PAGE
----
Back is the most common reasons people seek treatment from a massage therapist.
Massage therapy can help Back injuries, muscle spasms, strains, sprains, tendonitis, whiplash, and stress-induced muscle tension.
A back massage is also called a back rub. It is given by stroking your hands across a person's neck, shoulders, and back. A back massage increases the flow of blood to the skin and muscles of the back. In-patients who must stay in bed, this can prevent skin breakdown and bedsores.
Before you start the massage you can put a variety of oils on the back. Sometimes its soothing if you really warm up the oil too loosen the muscles. If you have never massaged the person, at the start test to see if the skin is rough or flabby. Also, remember to check if theres any issues with the receivers back.
Required Equipment for Back Massage:
- Warm, quiet, relaxed environment.
- Firm comfortable surface such as a (firm) bed, massage table or floor mat.
- Massage Oil. Baby oil will do fine for a starter.
- Towels: to lie on, and also to cover the body.
- Cushions or pillows.
Setting the mood:
1. Prior to having a massage, a hot bath or shower is an ideal way to begin the relaxation process.
2. Having aromatherapy burning or candles burning can add I wonderful scent and relaxing mood to the room with the glow from the candles.
3. Wear some loose-fitting clothes and use an edible oil, such as almond oil, because the skin soaks it up and can be friendlier to your body then a petroleum-based one.
4. Ideally it is better if the person receiving the massage has no shirt on but it can be done through clothing as well, however oil is not recommended if that is the case.
Positioning the Person:
Have the person lie face-down on a flat surface, with his or her head turned to one side. If this isn't comfortable, you can adjust the massage to be done in a chair, with the person straddling the chair and lightly embracing the chair's back or resting his or her head on their arms folded at the top of the chair's back.
Note: Never rub directly over the spine, as this is a vulnerable area that shouldn't receive undue pressure.
Performing a Back Massage
- Have the person lie on their stomach. If you feel comfortable sit on their lower buttocks.
- Begin with long, slow, whole-hand stroking movements; starting at the lower back and moving straight up towards the neck. Take your time; RELAX and breathe deeply; focus on your partner
- Use a smooth, delicate stroke (called "effleurage") to apply massage oil. In one long stroke, slide your palms down either side of the spine to the pelvis; scoop out around the hips and back up the sides to the shoulders. Maintain contact with the back. Glide your hands over the back to start a new area.
- Now separate your hands and bring them over the shoulder blades towards the floor. Pull your hands back along your partner's sides.
- Next, work with your thumbs on the lower back. Using the balls of your thumbs, make short, rapid strokes away from you toward your partner's head.
- Glide your hands to the top of the shoulders. Firmly grasp and knead the entire upper back and shoulder area.
- Next, massage the back of the neck and head. Use the balls of your thumbs and fingers to gently knead this area. Use a small, circular motion and work from the base of the neck up towards the head. Use a smooth, firm stroke down to the base of the neck.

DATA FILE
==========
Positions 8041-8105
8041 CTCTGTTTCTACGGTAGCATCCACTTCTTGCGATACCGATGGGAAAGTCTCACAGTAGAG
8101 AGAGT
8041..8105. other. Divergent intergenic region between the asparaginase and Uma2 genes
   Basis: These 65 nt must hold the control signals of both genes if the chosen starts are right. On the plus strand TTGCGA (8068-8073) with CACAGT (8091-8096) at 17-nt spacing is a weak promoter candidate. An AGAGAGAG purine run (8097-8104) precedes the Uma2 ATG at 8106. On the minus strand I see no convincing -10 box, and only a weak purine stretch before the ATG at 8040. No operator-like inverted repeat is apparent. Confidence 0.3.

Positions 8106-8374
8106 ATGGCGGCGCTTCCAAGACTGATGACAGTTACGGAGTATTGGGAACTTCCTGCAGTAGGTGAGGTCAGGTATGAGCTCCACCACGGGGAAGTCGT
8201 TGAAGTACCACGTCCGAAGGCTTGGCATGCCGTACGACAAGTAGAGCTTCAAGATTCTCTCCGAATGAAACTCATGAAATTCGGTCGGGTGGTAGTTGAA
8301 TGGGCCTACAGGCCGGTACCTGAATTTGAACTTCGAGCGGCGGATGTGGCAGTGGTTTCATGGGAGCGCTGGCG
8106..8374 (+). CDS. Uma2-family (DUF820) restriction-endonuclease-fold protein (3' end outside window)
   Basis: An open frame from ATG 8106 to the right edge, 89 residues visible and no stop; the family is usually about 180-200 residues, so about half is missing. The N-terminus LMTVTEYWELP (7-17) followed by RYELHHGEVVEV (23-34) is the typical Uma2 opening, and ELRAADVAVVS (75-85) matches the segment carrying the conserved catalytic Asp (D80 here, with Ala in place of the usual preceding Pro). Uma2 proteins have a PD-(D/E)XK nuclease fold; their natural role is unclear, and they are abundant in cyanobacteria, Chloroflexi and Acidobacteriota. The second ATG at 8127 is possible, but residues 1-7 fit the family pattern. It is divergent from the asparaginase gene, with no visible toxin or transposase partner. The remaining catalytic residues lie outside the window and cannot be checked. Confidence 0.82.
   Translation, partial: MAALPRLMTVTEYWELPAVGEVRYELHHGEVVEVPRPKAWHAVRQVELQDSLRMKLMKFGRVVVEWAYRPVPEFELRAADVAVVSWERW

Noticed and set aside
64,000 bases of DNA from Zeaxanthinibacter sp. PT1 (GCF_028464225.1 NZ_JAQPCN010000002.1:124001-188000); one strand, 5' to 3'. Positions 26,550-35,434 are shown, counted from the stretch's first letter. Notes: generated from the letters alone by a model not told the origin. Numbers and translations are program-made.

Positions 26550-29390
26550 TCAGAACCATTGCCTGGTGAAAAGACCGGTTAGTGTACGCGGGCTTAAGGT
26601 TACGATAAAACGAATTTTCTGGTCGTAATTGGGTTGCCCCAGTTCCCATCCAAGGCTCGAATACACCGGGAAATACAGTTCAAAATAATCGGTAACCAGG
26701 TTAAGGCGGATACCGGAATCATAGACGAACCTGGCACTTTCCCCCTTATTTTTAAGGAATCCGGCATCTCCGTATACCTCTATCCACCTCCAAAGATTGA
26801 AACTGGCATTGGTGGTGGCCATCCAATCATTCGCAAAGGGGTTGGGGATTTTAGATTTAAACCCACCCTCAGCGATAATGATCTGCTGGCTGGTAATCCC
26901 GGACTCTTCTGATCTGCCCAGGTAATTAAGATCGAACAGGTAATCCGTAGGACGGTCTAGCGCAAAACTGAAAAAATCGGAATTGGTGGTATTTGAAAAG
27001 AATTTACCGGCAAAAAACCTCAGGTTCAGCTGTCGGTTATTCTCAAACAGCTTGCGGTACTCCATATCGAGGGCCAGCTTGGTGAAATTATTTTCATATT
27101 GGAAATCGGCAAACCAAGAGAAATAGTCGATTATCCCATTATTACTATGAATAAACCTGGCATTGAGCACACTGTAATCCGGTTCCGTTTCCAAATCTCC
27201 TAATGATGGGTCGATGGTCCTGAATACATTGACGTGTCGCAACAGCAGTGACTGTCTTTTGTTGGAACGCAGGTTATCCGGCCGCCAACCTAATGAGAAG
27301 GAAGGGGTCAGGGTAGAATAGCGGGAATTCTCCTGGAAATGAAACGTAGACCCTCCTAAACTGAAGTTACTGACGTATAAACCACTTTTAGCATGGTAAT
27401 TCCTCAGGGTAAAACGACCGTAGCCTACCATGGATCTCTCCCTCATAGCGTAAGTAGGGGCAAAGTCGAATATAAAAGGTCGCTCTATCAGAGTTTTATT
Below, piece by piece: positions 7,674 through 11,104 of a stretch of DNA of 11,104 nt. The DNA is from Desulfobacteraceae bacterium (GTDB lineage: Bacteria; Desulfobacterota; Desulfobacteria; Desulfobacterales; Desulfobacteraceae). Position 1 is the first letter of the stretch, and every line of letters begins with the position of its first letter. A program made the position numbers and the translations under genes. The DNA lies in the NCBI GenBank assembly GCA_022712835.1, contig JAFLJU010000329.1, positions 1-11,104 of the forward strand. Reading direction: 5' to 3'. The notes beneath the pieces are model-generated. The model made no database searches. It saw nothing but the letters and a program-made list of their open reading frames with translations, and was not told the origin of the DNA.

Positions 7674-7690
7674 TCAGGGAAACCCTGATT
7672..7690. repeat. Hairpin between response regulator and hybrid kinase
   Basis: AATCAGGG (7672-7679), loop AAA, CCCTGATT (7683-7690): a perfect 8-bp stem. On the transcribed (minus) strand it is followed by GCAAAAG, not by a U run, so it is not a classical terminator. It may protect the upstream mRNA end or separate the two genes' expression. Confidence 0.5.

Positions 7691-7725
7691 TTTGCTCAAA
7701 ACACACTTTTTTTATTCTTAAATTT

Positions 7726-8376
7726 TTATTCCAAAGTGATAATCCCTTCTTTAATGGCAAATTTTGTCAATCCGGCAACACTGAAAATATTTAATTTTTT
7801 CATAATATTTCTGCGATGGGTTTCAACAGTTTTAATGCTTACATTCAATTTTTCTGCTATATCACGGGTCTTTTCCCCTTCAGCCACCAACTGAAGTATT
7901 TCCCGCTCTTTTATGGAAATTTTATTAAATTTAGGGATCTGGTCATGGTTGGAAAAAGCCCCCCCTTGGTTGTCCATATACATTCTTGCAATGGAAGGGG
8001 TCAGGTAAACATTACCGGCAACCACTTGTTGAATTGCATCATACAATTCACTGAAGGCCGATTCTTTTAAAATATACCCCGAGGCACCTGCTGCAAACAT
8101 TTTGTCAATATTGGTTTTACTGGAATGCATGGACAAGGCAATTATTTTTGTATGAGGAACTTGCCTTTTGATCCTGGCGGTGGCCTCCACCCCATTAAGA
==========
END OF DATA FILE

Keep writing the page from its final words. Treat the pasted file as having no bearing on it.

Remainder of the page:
- With the hands placed in the middle of the back, spread your fingers and stroke upward and outward toward the shoulder.
- To end the massage, use your fingertips to make feather-light strokes from the neck to the lower back. Finally, gently remove both hands.
It's tough to reach your own back for a massage, so try using tennis balls to do the job, says Ed Moore, a certified massage therapist who has worked with the U.S. Olympic cycling team.
Before you begin the massage, slide two tennis balls into a sock, tying off the open end of the sock so that the balls are touching each other,
Take a deep breath and let your body relax into the balls. Rock your hips gently from side to side. Then adjust your body slightly so that the balls more up your back a few inches. Hold that position briefly, then take a deep breath. Wait until you feel a sense of softening or melting into the balls before you move them farther up your back This really helps to work out the very tight muscles in lower back and hips
The kind of massage used to treat back pain is called Neuromuscular therapy (NMT), or trigger point myotherapy. This type of massage works to relieve pain by balancing the musculoskeletal and nervous systems. NMT incorporates special massage therapy techniques, myofacial release, and stretching to relive both acute and chronic patterns of pain.
A study on massage and back pain conducted at the Touch Research Institute at the University of Miami in 2001 found that: “Massage lessened lower back pain, depression and anxiety, and improved sleep. The massage therapy group also showed improved range of motion and their serotonin and dopamine levels were higher.” (International Journal of Neuroscience, 106, 131-145.)
A 32 year old female patient presents to her general practitioner with a 3 month history of lower back pain. She is previously fit and well, has no neurological symptoms or signs or features to suggest a serious underlying cause. You diagnose a simple low back strain and advise her to take analgesics as required and to mobilise. She informs you that her friend is a massage therapist and wonders if you think it would help her get better quicker.